Abstract: Climate policy pledges and negotiations involve commitments about the reduction of emissions within national borders. However, the rise of global value chains has changed the nature of production and international trade, blurring the attribution of ultimate responsibility for emissions. This paper applies a novel method that examines the change in territorial emissions due to changes in energy intensity, supply chain participation, and domestic and foreign consumption. Our findings suggest that rising levels of domestic consumption are related to increased carbon dioxide emissions in both advanced and emerging economies. A substantial share of emissions growth in emerging economies is accounted for by higher participation in global production networks that serve expanding foreign consumption. However, even for economies that most rapidly integrated in global production networks, such as the People’s Republic of China, rising domestic consumption accounts for the bulk of territorial emissions. Improved energy efficiency partially stemmed the spike in emissions from higher consumer demand.
    Keywords: global multiregional input–output model; global value chains; structural decomposition analysis; World Input–Output Database
    JEL: D57 E01 F18 Q56
    Date: 2015–10–14
  13. By: Stefano Bosi; David Desmarchelier
    Abstract: Since Heal (1982), there is a theoretical consensus about the occurrence of limit cycles (through a Hopf bifurcation) under a positive effect of pollution on consumption demand (compensation effect) and about the impossibility under a negative effect (distaste effect). However, recent empirical evidence advocates for the relevance of distaste effects. Our paper challenges the conventional view on the theoretical ground and reconciles theory and evidence. The Environmental Kuznets Curve (pollution first increases in the capital level then decreases) plays the main role. Indeed, the standard case à la Heal (limit cycles only under a compensation effect) only works along the upward-sloping branch of the curve while the opposite (limit cycles only under a distaste effect) holds along the downward-sloping branch. Welfare effects of taxation also change according to the slope of the EKC.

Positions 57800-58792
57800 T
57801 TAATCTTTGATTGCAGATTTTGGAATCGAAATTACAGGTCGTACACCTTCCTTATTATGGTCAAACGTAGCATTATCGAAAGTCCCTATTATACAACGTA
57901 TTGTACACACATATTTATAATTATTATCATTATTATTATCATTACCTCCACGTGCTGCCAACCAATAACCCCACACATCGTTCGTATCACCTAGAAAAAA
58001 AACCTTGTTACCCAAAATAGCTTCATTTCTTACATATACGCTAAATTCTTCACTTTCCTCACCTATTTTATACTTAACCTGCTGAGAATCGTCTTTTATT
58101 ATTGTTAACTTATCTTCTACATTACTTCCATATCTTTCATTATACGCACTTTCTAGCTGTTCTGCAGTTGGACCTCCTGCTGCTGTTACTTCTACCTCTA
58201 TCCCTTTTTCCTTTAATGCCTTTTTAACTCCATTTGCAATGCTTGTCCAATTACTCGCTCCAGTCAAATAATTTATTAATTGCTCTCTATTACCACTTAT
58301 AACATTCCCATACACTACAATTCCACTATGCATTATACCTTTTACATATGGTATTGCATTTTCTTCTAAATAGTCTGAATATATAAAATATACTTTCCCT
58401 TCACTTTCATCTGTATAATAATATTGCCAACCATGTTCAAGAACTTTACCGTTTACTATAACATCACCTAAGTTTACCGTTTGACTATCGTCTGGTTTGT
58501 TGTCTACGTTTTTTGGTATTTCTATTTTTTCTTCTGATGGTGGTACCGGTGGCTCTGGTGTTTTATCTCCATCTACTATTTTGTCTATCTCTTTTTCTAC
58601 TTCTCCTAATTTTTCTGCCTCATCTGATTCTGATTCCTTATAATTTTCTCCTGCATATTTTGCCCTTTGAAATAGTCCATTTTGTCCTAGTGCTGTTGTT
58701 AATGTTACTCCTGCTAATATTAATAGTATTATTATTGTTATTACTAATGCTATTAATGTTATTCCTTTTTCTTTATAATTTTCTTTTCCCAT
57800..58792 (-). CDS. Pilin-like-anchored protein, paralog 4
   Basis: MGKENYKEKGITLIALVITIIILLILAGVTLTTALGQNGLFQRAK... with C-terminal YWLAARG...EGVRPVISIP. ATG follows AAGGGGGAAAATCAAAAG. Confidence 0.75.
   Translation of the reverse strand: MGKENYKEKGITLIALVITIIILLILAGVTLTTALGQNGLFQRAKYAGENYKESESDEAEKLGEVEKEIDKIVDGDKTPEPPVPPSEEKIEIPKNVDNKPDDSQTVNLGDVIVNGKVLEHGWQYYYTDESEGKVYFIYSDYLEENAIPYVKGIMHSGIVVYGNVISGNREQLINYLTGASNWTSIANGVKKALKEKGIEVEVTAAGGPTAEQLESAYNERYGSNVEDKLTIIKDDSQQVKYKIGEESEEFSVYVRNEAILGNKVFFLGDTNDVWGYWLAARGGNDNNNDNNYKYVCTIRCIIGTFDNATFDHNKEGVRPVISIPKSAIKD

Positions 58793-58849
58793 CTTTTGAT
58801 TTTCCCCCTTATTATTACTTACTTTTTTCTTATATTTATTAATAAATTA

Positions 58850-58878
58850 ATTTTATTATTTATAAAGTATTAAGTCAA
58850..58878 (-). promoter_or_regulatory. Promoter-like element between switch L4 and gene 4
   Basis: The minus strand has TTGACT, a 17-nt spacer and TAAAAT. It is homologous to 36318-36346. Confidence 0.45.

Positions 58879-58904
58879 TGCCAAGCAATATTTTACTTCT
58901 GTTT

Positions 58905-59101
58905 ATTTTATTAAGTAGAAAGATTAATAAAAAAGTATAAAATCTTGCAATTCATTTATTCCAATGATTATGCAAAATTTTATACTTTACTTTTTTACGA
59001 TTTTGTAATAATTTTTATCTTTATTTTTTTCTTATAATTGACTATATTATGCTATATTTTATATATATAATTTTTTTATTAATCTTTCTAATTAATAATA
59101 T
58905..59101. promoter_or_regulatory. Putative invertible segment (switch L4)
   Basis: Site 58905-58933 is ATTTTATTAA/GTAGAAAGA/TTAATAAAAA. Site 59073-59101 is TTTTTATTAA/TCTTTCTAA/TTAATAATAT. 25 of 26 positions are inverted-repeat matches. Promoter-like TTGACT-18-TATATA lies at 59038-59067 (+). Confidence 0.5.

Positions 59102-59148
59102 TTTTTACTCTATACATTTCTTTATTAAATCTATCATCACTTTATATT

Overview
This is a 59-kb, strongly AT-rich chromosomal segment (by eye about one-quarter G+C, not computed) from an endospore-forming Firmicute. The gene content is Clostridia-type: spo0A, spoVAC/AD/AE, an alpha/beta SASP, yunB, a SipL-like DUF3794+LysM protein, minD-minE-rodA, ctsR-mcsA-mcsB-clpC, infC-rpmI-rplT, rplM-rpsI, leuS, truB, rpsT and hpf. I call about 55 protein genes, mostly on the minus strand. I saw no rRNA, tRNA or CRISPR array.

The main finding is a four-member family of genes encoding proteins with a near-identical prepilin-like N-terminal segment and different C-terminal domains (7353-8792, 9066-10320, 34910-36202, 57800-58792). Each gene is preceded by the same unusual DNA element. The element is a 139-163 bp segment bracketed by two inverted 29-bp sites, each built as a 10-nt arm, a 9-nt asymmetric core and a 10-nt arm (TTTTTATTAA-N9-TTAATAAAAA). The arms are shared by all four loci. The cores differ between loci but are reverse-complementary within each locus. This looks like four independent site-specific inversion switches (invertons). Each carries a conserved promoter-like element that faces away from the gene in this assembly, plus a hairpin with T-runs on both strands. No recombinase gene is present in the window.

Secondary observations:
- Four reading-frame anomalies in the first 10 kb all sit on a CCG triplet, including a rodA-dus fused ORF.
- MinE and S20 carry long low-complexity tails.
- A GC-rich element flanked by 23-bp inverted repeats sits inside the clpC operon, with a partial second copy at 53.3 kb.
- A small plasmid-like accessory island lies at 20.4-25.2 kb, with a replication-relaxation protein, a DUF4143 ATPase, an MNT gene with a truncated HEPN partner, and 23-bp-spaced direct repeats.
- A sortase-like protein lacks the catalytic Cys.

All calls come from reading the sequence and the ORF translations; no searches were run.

JEL: E32 O44
    Date: 2015–11–19
  14. By: Guilherme de Oliveira; Gilberto Tadeu Lima
    Abstract: This paper develops an environmental extension of a Lewis dual economy model, in which the interaction between environmental quality and economic growth, in one of its several dimensions, is explicitly modeled to explore long-run effects of a pollution abatement rule in developing economies. The government requires the Modern sector to dedicate a fraction of its output to pollution abatement, with such profitability-reducing fraction being endogenous to the level of environmental quality. Meanwhile, the level of environmental quality positively affects labor productivity, profits and, therefore, savings, which has a positive impact on capital accumulation. It is shown that this pollution abatement requirement, by affecting profitability in the Modern sector both negatively and positively, makes for the emergence of an ecological development trap from which a developing dual economy, if left to the free play of its structural forces, never escapes. Fortunately, however, this economy can be released from such a trap not only through a standard Big Push, in the spirit of Rosenstein-Rodan, but also by means of what we call an Environmental Big Push.
    Keywords: Ecological development trap; Environmental Big Push; Economic development; Environmental quality.
    JEL: O11 O44 Q50
    Date: 2015–12–21
  15. By: Bachev, Hrabrin